The assembly at Scott's Seafood pavilion at Oakland's Jack London Square, involved mostly stakeholders and experts from around the Bay Area who are working to ensure that this region remains at the forefront of goods movement and transportation innovation. Congresswoman Barbara Lee (D-13th) praised the "impactful work" that the coalition has done throughout the region over the last 30 years to promote efficient and sustainable infrastructure development.
The diversity of participants in last Friday's conference proved how extensively our regional economy is driven by trade through healthy transportation activities, including the heavy truck traffic on I-580 as it makes its way to and from the Port of Oakland, and the high volume of rail traffic passing through the Valley on Union Pacific tracks.
John Coleman, executive director of the Bay Planning Coalition, pointed out that we are seeing real signs that the economy in this area is beginning to improve. With the manufacturing of goods, whether in the electronics, computer, information technology and alternative energy sectors involving the Lawrence Livermore and Sandia laboratories, the Tri-Valley's largest employers, our success and sustainable economic growth is increasingly dependent on interlocking activities by businesses and services in the Bay Area.
The coalition, whose sponsors and members are mainly from energy and engineering companies in Oakland, San Francisco and on the Peninsula, considers as its responsibility the fueling of the area's economic engine and jobs. Those at the conference weren't disappointed as top economists, engineers, scientists, regulators, private investors, manufacturers of goods, the movers of these goods and a number of political insiders joined Senator Barbara Boxer, Congressman Eric Swalwell and Oakland Mayor Jean Quan as the Bay Planning Coalition celebrated three decades of accomplishments in reducing costs, delays and uncertainties for Bay development projects.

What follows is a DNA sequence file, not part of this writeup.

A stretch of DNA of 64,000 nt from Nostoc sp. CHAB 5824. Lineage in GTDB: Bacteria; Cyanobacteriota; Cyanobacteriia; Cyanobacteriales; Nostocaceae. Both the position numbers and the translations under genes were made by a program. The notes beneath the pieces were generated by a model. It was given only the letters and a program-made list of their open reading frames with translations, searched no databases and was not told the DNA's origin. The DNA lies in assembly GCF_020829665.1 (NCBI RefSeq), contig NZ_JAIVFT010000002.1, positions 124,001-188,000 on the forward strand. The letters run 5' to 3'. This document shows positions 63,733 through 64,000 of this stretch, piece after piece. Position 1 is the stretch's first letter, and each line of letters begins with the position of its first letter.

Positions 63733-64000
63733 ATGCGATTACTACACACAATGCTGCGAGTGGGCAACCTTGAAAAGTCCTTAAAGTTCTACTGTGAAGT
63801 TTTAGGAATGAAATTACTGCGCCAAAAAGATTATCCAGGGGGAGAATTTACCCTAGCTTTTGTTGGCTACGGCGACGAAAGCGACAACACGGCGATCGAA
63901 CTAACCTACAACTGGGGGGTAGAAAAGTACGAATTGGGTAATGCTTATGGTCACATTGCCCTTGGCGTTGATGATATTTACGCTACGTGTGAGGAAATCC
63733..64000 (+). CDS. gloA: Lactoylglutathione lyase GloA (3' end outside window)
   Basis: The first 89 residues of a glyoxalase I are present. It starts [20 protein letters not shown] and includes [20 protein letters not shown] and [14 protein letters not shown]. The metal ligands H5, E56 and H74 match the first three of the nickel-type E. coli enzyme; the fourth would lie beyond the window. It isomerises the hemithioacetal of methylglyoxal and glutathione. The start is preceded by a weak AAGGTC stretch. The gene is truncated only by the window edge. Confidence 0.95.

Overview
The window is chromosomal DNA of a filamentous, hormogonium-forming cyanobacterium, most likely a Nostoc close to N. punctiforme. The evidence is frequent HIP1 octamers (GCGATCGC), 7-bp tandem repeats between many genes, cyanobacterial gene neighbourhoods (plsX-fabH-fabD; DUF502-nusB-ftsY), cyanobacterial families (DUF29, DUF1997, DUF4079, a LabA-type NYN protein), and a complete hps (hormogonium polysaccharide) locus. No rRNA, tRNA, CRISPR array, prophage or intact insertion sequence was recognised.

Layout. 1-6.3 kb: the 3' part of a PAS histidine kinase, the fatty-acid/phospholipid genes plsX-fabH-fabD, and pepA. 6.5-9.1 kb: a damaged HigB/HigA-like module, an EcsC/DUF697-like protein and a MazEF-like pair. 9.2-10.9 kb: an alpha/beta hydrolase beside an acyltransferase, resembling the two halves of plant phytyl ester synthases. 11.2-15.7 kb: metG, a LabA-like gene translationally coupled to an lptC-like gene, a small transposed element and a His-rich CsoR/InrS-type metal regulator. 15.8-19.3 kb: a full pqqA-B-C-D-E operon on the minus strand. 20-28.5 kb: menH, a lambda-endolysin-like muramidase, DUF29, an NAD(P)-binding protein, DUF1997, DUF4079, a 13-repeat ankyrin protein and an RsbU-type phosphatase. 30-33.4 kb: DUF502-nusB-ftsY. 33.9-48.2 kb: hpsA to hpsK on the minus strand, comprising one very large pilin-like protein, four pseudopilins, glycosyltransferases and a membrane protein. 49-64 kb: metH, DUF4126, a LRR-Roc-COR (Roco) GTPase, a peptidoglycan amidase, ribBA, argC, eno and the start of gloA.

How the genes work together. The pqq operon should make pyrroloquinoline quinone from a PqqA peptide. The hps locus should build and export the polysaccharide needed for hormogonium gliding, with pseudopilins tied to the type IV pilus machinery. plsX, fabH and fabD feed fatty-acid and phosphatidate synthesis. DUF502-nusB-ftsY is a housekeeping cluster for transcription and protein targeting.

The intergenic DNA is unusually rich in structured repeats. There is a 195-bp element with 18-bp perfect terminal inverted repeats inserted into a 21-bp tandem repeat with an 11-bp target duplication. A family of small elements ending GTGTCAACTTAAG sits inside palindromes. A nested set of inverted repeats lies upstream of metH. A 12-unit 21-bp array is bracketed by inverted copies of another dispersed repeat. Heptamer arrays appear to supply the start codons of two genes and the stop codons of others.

Federal and state laws and plans call for the continued development of the Bay Area while protecting its natural resources. These laws require timely procedures for the many public agencies to review and act on permit applications. We know that permitting delays have added costs in Pleasanton and the Tri-Valley as agencies impose new restrictions and regulatory delays. The Bay Planning Coalition deserves praise for its efforts to increase productivity. Except for Swalwell, who talked about the Tri-Valley's growing political influence in Bay Area affairs much to the surprise of many at the coalition's conference, there were no cities or businesses from this area at the meeting. We hope that will change in future Bay Planning Coalition assemblies and workshops when more representatives from the Tri-Valley can attest to the work under way here with regard to transportation, water and environmental technologies that we have to offer.